2021 CHEVROLET TAHOE & SUBURBAN – Features, Design and Interior. The evolution of the Chevrolet Suburban and the slightly shorter Tahoe have generally followed suit with the automaker’s full-size pickup line. We got an all-new Silverado for the 2019 model year, and now it’s time for Chevy’s big SUVs to evolve. Say hello to the new 2021 Suburban and Tahoe.
The obvious upgrade comes with the SUVs’ new suit, which draws heavily on the Silverado’s controversial styling. LED lights are standard front and rear, along with 18-inch wheels (20-inchers are optional.) Both SUVs will offer nine exterior shades at launch, and if they look a bit bigger, it’s because they are. The Suburban’s wheelbase is stretched 4.1 inches and is 1.3 inches longer overall. The Tahoe expands even more – its wheelbase now spans an extra 4.9 inches and bumper-to-bumper distance grows by 6.7 inches.
As such, the Bow Tie twins don’t ride on carryover underpinnings. In fact, both SUVs are all-new underneath and there’s a major upgrade in the form of a multi-link, independent rear suspension. That’s right, the solid axle is gone and that should translate to a smoother ride for all seven passengers inside. The company’s Magnetic Ride Control and Air Ride Adaptive Suspension are available options to further enhance the ride, and the new underpinnings also give the Tahoe and Suburban a lower floor height for easier loading. Whether or not this affects the SUVs’ maximum tow rating is unknown, though a distinct lack of towing statistics from Chevy suggests it might be worse.
The new suspension and stretched wheelbase also translate to more space inside. For the shorter Tahoe, cargo space behind the third row increases by a full 66 percent. There’s 122.9 cubic feet of storage all total, and while space in the Suburban was never really an issue, it gains 19 percent in back for a total cargo capacity of 144.7 cubic feet. With regard to passengers, third-row riders in the Tahoe get 10 more inches of legroom while Suburban passengers get approximately two extra inches in the second and third row to stretch out. Both models now feature sliding second-row seats for easier access to the back as well.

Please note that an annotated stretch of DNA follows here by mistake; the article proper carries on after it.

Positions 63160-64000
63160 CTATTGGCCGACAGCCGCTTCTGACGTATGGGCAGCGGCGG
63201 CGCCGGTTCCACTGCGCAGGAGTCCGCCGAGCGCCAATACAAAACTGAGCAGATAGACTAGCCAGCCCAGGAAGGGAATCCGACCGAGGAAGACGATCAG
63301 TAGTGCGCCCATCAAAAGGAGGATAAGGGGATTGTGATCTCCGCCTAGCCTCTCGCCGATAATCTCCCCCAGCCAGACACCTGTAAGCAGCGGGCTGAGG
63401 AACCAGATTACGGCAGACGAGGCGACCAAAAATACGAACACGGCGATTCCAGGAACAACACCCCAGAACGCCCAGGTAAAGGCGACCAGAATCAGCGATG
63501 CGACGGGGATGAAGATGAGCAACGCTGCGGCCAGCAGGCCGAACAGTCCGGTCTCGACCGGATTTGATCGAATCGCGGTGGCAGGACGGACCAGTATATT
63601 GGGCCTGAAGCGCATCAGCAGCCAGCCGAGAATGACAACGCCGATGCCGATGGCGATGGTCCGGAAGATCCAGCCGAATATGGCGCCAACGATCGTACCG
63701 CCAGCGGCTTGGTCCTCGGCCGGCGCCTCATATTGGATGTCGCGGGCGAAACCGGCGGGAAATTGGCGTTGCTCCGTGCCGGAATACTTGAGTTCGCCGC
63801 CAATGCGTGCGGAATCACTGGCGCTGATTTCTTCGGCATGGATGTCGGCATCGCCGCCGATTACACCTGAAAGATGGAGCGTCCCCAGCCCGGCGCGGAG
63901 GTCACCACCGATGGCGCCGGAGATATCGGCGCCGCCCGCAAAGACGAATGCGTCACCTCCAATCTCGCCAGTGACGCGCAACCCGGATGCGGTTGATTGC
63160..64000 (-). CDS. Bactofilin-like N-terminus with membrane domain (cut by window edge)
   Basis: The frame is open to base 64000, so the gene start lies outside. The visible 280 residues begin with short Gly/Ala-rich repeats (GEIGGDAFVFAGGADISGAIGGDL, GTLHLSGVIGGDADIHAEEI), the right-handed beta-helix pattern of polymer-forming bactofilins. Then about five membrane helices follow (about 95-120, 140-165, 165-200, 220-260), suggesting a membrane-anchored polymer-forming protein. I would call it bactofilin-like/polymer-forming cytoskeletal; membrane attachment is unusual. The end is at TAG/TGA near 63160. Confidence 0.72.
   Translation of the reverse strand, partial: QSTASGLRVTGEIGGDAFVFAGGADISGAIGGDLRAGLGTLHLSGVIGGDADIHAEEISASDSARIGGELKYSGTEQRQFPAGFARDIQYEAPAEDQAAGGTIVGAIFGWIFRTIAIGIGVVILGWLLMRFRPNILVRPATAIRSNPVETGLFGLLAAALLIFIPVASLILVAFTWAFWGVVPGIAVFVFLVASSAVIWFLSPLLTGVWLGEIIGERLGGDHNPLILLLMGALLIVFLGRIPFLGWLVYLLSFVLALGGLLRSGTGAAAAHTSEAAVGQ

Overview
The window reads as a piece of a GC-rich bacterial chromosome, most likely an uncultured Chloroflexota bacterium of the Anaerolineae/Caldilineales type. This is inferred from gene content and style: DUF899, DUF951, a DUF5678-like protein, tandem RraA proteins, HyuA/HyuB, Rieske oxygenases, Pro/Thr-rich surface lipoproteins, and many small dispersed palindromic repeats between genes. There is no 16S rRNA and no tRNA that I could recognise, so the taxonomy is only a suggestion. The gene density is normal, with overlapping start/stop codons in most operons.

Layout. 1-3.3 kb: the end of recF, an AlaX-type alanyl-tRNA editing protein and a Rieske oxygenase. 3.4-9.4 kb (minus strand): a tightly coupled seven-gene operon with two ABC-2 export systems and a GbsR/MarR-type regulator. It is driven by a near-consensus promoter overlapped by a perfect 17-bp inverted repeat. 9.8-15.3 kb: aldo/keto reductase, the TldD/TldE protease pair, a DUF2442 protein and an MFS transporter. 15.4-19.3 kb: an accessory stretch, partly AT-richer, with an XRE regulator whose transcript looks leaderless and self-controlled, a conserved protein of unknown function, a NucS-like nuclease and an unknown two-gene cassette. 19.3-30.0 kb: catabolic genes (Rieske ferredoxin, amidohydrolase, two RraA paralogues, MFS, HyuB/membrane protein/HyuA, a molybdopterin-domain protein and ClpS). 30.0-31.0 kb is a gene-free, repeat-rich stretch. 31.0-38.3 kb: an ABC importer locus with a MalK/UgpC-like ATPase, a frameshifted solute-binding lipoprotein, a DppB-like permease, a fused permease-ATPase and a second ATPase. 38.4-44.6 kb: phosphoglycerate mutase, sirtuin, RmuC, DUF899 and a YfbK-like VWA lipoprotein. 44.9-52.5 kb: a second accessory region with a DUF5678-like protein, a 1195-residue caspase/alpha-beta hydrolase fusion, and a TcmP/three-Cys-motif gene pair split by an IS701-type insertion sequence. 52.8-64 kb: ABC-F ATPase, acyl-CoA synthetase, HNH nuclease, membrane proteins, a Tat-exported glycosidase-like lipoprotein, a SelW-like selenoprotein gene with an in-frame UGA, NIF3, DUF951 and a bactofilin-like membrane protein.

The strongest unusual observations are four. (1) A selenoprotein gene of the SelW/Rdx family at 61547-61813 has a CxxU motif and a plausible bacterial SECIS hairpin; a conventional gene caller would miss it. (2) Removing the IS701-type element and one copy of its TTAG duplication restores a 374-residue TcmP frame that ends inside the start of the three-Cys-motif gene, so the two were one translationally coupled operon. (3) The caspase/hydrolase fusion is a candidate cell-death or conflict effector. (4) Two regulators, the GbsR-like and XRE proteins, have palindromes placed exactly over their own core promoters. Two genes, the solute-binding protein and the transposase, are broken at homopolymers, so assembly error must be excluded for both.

Passengers get more technology in the new Bow Tie SUVs as well. As many as five displays are available, including a standard-issue 10-inch infotainment screen that Chevrolet says is the largest in the segment. An optional digital instrument cluster is among them, along with a big head-up display and two 12.6-inch LCD displays for rear-seat passengers.
For safety and convenience, Chevrolet is keen to wax poetic about 30 various features, but included in that lofty number are decades-old staples like airbags and seat belts. There is some modern tech, however, including standard-issue automatic emergency braking for all Tahoe / Suburban trim levels. A bevy of cameras, collision alerts, pedestrian alerts front and rear, and other upgrades are available, too.
The other big news item is found under the hood. The familiar 5.3-liter V8 carries over as the standard engine, still packing the same 355 horsepower (265 kilowatts). The 6.2-liter, 420-hp (313-kW) V8 also carries over as the up-spec engine. However, the new 3.0-liter Duramax turbo-diesel inline-six joins the options list, offering an estimated 277 hp (207 kW) and 460 pound-feet (623 Newton-meters) of torque. Regardless of the engine, everything is now connected to a standard 10-speed automatic transmission. Fuel economy figures aren’t available for any of the engine options yet, including the diesel.
Pricing isn’t available yet either, but we can tell you that a new High Country model level joins the ranks as the range-topping trim beyond the Premier edition. Currently, the Suburban Premier model starts at $69,795, so it’s safe to say the new High Country will probably exceed $70,000.
The 2021 Suburban and Tahoe will hit dealerships in mid-2020.
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